Depending on the university, there’s a good chance that undergraduate students have been or will be moving back to campus this week. This is exactly the case for more than 5000 first year University of Guelph students who will begin moving into residence tomorrow. While move-in has been orchestrated in such a way as to eliminate as many fears and stresses that parents and students might have, I have no doubt that the excitement and anxiety of the day will be palpable.
And it makes me think about my first day at the University of Guelph – 25 years ago this coming labour day. After returning home from a weekend cottage adventure with friends, my parents and I loaded the car with my belongings and then we began our trek to Guelph. It was a clear and cool evening, and I remember sitting in the backseat of the car feeling particularly anxious as my dad drove down the Hanlon. Turning right onto College Ave, my stomach began to knot. Would the University of Guelph be the right decision for me? While I had done well in high school academically speaking, I worried how I’d fare in university level courses. Would I like my roommates? Would I like living in Mills Hall1? I was a weird ball of nervous excitement; the same nervous ball I expect many students will be feeling tomorrow.
Campus was different then. There were fewer students. The Science Complex, the Biodiversity Institute, and the Pathobiology Building didn’t exist. The Bullring, Boo Bar, and the Keg were the on campus bars of choice. Rozanski was a president before the name became synonymous with the hall. The Alexander Building was the Axelrod Building. Neither the Begging Bear or the Gryphon statue had found their home on campus. And Bob’s Dogs was located just outside the north doors of the University Centre.
But campus was also very much the same. The Orientation Volunteers made move in and orientation week fun and easy. They and the Residence Assistants kept us involved and engaged, helping us to build fast and strong relationships with new friends, and instilling in us a sense of pride for our new home. More than that, they helped define and build a community – one that to this day continues to give back, to encourage the best in the students, staff, and faculty who call this university home.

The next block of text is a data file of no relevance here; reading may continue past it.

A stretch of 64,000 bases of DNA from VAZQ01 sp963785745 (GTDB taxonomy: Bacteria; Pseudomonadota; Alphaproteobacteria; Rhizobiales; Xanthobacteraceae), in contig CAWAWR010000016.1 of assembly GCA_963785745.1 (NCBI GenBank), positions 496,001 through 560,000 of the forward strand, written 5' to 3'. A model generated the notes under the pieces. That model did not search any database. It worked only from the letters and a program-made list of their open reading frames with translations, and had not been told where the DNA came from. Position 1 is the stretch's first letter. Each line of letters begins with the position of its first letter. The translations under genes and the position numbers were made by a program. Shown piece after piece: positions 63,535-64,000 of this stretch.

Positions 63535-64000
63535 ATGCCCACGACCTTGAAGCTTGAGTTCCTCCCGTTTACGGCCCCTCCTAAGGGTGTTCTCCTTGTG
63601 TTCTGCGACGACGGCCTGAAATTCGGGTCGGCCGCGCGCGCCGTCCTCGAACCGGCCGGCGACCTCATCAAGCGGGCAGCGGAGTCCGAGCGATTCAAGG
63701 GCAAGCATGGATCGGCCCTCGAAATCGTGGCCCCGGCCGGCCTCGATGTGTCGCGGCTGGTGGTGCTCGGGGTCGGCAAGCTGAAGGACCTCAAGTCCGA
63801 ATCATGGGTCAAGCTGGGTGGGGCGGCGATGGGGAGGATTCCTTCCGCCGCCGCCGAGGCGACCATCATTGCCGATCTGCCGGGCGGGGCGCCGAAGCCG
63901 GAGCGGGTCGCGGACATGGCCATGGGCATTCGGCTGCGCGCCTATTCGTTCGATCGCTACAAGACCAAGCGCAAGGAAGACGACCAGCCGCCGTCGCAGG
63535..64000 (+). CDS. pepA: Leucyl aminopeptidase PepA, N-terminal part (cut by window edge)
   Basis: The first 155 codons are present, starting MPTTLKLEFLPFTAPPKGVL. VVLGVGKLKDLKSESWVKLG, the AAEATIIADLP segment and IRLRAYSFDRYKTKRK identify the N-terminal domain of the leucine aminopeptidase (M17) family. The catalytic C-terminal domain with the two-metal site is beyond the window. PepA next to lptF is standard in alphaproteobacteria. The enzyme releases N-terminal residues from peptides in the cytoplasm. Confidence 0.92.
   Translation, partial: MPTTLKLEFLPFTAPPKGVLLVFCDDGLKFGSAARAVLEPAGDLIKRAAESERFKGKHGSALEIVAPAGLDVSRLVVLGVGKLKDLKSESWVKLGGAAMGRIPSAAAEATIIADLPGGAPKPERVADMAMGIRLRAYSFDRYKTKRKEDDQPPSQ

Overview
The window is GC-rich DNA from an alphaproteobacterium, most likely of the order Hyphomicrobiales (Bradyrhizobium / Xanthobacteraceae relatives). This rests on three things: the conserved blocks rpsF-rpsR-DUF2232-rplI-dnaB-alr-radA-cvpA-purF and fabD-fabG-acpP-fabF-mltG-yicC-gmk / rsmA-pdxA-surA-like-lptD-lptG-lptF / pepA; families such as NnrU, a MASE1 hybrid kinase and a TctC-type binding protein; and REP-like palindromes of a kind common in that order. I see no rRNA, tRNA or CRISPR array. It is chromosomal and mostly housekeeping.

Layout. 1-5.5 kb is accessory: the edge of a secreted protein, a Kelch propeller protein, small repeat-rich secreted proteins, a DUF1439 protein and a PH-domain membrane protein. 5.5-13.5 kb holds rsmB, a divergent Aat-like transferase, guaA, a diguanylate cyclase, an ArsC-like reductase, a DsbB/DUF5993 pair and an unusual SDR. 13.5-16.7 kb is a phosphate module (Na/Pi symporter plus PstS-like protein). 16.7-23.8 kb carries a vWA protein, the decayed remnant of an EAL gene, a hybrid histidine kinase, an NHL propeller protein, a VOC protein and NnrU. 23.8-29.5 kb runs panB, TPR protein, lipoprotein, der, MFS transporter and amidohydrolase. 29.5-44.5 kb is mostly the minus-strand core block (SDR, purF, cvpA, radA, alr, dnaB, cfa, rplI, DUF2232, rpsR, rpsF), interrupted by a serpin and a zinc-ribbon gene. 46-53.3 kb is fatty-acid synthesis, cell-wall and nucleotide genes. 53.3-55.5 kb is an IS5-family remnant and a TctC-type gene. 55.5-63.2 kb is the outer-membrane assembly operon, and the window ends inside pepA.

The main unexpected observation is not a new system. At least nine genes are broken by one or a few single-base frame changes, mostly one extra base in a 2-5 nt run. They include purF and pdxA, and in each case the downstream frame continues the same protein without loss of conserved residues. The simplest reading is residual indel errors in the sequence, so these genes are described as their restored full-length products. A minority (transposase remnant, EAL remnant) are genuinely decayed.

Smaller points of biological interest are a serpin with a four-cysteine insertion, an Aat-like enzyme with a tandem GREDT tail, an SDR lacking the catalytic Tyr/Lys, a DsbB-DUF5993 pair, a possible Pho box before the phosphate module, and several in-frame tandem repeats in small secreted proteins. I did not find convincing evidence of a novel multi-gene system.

It wasn’t long before the questions I’d asked on that first day were answered. And while my original plans and goals have morphed through the years, I can say without a doubt that the University of Guelph was the right decision for me. I have spent the better part of my life on campus. I have lived, and learned, and loved here, and I have laughed and cried here. I have shared so much with the friends that I have made here, that I feel that I’ve lived the experiences of several lifetimes.
Most importantly, I have become the person I am today due in great part to the experiences, opportunities, and friendships that have defined my University of Guelph journey. And I am one very lucky man for that.
To those students beginning their life as a University of Guelph Gryphon tomorrow, welcome to Guelph. Embrace your nervous energy and excitement, and the opportunities that being a Gryphon brings. The next four or five years of your life will bring academic and personal challenges, but also an incredible amount of successes and joys. Enjoy your time here. Make friends. Get involved. Talk to your professors. Explore your community. Make yourself proud. And use the resources that the University of Guelph and the City of Guelph offer to become the best version of you that you can.
Honestly, it’s hard to believe that 25 years have flown by already. While I’ve been told many times that I probably should have gone to other universities for my graduate degrees, I don’t regret my decision to stay in any way. Guelph has given me a home for the majority of my life, it has given me a career that I love, and it has given me the opportunity to grow and learn each and every day. I couldn’t be happier to have spent the last quarter century as a Gryphon.
1 At the time, Mills was an all male residence. Being the gay but not out, nerdy, and not-so-interested in sports type, I feared that I wouldn’t fit in. Fortunately I was very wrong.